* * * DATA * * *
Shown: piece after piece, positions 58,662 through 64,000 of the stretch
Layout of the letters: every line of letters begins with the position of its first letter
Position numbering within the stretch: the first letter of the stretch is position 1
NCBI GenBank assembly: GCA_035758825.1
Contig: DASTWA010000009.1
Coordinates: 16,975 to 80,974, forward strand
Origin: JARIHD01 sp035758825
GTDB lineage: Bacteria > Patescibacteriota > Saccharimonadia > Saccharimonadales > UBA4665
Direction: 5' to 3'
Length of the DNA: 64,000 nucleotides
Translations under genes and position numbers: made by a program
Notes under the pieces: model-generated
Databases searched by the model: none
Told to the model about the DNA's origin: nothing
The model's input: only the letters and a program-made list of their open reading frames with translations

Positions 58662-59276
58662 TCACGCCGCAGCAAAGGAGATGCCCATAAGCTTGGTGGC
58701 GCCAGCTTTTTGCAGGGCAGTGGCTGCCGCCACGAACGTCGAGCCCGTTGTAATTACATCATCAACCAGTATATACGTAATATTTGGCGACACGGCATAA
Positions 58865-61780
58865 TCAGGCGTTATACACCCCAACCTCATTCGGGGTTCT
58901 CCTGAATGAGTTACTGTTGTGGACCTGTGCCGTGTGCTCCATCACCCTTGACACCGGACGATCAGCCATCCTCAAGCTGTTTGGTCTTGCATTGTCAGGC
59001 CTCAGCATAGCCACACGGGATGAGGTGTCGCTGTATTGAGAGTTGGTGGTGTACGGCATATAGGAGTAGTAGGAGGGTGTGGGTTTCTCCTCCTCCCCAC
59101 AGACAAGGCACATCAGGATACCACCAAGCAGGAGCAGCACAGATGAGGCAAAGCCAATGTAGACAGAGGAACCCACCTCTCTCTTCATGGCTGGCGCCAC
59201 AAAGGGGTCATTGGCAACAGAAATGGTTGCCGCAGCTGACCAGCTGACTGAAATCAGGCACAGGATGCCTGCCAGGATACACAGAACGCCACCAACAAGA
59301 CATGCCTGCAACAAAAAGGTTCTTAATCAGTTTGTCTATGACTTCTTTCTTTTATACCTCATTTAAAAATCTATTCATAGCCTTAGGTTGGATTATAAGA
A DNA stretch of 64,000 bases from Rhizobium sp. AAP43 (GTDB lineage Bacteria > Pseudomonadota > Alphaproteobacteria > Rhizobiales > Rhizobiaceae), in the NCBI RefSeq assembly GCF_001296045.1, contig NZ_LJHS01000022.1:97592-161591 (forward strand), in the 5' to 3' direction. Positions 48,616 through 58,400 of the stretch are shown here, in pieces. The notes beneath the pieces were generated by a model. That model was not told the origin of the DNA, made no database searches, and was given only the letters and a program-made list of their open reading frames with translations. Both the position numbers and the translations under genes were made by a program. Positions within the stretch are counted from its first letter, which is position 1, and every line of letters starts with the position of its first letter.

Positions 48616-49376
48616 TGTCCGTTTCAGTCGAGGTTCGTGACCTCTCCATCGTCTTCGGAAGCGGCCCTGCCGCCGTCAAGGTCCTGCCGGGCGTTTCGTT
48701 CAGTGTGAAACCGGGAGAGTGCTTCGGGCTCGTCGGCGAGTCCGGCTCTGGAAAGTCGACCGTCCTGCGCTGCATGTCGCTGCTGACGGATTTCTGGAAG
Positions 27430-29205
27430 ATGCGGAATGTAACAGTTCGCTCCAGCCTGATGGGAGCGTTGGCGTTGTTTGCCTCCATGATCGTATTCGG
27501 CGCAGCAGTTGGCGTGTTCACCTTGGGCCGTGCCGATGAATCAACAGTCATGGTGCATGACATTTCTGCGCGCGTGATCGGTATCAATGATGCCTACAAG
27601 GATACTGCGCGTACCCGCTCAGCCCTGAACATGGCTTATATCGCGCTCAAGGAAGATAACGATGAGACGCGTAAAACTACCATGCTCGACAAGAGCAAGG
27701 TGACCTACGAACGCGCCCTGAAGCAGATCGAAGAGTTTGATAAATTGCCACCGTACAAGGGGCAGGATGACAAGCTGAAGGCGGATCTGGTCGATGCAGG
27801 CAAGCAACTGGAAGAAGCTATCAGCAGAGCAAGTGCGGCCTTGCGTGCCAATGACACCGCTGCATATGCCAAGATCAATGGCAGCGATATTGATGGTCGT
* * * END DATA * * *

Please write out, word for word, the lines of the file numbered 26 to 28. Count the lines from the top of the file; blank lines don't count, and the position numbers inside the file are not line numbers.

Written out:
A DNA stretch of 64,000 bases from Rhizobium sp. AAP43 (GTDB lineage Bacteria > Pseudomonadota > Alphaproteobacteria > Rhizobiales > Rhizobiaceae), in the NCBI RefSeq assembly GCF_001296045.1, contig NZ_LJHS01000022.1:97592-161591 (forward strand), in the 5' to 3' direction. Positions 48,616 through 58,400 of the stretch are shown here, in pieces. The notes beneath the pieces were generated by a model. That model was not told the origin of the DNA, made no database searches, and was given only the letters and a program-made list of their open reading frames with translations. Both the position numbers and the translations under genes were made by a program. Positions within the stretch are counted from its first letter, which is position 1, and every line of letters starts with the position of its first letter.

Positions 48616-49376
48616 TGTCCGTTTCAGTCGAGGTTCGTGACCTCTCCATCGTCTTCGGAAGCGGCCCTGCCGCCGTCAAGGTCCTGCCGGGCGTTTCGTT